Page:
, Columbia University
[Host: Brad Cox]
Although there has been tremendous progress over the past decade, many basic properties of neutrinos are still unknown and the possibility of future surprises remains strong.
Recent neutrino experiments have conclusively observed that neutrinos have non-zero masses and that neutrinos change from one flavor to another.
The MiniBooNE experiment at Fermilab
recently presented its first neutrino oscillation results, where no significant excess of events was observed at higher energies, but a sizeable excess of events was observed at lower energies. The lack of a significant excess at higher energies allowed MiniBooNE to rule out simple 2-neutrino oscillations as an explanation of the LSND signal; however, the excess at lower energies is presently unexplained. Other data sets, including the NuMI, antineutrino, and SciBooNE data, should allow the collaboration to determine whether the lower-energy excess is due to background or to new physics.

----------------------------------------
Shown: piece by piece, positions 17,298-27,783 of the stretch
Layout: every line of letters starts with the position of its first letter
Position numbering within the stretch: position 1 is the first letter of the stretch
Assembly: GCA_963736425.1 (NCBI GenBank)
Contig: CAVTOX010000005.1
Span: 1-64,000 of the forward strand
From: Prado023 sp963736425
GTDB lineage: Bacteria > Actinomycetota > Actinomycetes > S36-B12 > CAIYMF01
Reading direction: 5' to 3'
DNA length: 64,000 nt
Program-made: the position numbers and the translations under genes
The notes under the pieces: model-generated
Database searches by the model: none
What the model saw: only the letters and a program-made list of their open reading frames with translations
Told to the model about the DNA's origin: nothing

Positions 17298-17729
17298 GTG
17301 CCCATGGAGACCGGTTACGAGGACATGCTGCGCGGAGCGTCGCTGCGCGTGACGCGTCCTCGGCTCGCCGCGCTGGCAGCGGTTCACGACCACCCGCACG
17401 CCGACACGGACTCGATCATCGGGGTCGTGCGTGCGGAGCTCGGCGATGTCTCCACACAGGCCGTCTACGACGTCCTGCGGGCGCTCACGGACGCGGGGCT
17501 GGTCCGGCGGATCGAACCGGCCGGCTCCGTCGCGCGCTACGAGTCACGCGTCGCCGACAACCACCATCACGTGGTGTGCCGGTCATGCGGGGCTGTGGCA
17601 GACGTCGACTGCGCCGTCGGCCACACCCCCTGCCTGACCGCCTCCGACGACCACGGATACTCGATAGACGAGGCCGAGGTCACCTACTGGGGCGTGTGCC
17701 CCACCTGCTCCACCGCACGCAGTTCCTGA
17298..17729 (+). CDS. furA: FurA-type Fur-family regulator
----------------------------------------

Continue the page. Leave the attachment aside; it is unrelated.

Wednesday, February 13, 2008
Physics Building, Room 204
Note special date.
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